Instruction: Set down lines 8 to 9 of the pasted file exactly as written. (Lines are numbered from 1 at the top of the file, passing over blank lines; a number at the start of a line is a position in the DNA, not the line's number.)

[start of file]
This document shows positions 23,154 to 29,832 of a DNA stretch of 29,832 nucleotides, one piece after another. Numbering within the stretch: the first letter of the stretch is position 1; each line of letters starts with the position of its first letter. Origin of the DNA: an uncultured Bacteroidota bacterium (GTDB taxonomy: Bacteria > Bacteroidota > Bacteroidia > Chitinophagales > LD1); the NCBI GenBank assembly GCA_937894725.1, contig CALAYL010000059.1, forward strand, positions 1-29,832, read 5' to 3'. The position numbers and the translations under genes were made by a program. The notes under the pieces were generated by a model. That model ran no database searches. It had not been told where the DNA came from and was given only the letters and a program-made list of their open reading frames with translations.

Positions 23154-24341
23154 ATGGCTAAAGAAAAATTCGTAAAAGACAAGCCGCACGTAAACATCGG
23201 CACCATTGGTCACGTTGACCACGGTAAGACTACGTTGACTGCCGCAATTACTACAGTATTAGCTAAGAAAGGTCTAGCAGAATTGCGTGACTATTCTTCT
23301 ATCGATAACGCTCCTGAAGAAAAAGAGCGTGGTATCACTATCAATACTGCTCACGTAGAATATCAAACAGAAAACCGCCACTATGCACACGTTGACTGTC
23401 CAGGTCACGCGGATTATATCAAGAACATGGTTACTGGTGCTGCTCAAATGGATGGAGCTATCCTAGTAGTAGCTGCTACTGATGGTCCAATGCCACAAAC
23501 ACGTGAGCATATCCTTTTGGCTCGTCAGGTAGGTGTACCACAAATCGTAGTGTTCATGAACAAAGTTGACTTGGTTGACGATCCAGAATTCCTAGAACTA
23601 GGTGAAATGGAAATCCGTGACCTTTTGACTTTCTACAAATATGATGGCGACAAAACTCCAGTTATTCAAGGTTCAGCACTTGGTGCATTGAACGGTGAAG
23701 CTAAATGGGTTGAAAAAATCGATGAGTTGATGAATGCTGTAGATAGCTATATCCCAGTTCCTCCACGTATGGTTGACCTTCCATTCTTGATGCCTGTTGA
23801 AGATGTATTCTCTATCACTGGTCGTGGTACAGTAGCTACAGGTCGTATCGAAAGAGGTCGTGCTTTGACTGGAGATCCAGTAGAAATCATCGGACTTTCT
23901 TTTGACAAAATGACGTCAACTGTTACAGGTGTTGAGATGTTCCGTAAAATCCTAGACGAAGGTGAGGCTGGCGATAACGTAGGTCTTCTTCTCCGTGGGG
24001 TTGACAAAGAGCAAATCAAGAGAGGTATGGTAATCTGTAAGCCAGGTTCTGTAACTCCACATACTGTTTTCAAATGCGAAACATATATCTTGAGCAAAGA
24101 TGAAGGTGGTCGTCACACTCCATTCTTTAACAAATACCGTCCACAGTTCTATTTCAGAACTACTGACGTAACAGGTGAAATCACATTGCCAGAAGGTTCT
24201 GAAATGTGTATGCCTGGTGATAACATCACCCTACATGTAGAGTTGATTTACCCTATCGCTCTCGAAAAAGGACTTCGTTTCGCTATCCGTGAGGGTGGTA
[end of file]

23601 GGTGAAATGGAAATCCGTGACCTTTTGACTTTCTACAAATATGATGGCGACAAAACTCCAGTTATTCAAGGTTCAGCACTTGGTGCATTGAACGGTGAAG
23701 CTAAATGGGTTGAAAAAATCGATGAGTTGATGAATGCTGTAGATAGCTATATCCCAGTTCCTCCACGTATGGTTGACCTTCCATTCTTGATGCCTGTTGA